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U.S. Wheat Associates (USW) participated in a Feb. 6 briefing panel for Capitol Hill staff that was focused on international food assistance programs and hosted by U.S. Representatives Tracey Mann (KS), Rick Crawford (AR), John Garamendi (CA) and Jimmy Panetta (CA).
USW Director of Trade Policy Peter Laudeman was a panel member along with representatives of rice and milling industry and the Seafarer’s Union (AFL-CIO). Rep. Mann moderated the discussion, while Rep. Crawford was on hand to remark on issues involving food programs.
A Team Effort
Joining Laudeman on the panel were Bobby Hanks, representing USA Rice; Adam Thomas, representing the North American Millers’ Association; and Brian Schoenman, Political and Legislative Director of Seafarers International Union of North America.
“The briefing covered a broad landscape but was particularly focused on the American Farmers Feed the World Act, which remains a strong opportunity to reinforce the role of U.S. commodities – most notably wheat – in international food assistance,” Laudeman said, noting that the legislation carries impact for both U.S. wheat producers and the entire wheat industry.
Part of Farm Bill Effort
The American Farmers Feed the World Act of 2023 would restore the emphasis on U.S.-grown commodities to fight global hunger, rather than using American taxpayers’ dollars to purchase food from America’s competitors. It would also restore transparency by reducing overhead costs, preserving resources to purchase life-saving food, and protecting at least 50% of the budget for purchasing U.S.-grown commodities and delivering them to the destination country.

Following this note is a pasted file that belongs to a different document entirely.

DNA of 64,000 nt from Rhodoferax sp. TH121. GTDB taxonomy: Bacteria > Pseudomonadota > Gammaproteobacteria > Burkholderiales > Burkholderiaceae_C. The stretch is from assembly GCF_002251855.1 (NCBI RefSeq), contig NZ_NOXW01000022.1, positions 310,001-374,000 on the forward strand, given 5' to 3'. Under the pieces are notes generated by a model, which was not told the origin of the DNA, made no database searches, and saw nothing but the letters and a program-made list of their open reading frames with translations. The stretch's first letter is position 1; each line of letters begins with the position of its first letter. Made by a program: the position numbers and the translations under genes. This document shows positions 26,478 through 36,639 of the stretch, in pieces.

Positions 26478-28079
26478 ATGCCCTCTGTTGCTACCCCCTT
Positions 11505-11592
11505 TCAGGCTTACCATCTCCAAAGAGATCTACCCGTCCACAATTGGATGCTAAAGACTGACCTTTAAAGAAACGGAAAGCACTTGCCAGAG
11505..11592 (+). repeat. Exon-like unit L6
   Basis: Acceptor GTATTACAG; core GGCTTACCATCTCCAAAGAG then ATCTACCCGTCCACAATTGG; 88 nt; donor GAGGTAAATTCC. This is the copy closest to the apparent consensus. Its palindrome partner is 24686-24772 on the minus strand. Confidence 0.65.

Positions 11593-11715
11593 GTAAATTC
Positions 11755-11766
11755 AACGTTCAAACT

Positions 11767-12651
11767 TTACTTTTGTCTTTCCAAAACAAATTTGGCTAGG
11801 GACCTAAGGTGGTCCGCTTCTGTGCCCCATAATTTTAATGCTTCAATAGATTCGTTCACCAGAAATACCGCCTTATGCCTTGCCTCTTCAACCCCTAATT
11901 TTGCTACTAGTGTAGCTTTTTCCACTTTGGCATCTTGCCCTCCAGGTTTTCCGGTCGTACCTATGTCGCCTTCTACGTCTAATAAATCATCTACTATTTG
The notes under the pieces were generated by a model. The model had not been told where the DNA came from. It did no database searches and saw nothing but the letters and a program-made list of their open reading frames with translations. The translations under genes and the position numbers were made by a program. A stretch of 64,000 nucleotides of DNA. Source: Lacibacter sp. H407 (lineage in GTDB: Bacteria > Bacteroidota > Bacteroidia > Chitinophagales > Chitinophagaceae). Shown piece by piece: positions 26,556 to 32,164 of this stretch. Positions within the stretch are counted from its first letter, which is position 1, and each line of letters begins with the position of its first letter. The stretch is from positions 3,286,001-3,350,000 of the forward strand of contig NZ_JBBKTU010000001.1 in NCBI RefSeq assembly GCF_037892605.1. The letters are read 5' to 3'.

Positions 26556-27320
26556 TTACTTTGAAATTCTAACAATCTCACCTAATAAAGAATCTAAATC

“As both the House and Senate move closer to final Farm Bill text in each chamber, solidifying all additional support for the American Farmers Feed the World Act will be critical,” Laudeman added.
Wheat Plays Major Role
USW has joined the National Association of Wheat Growers (NAWG) and other agriculture commodity groups in backing the legislation since it was introduced in June 2023.
“America’s international food aid programs have enjoyed bipartisan support for more than 65 years because they are simple, effective, and they feed millions of vulnerable people around the world each year,” Mann said when introducing the Act in June 2023. “Through these programs, America fortifies our allies, counters the influence of foreign adversaries, creates new markets and trading partners, and stops wars before they start. For decades, America has purchased and donated American-grown commodities to execute our foreign assistance programs.”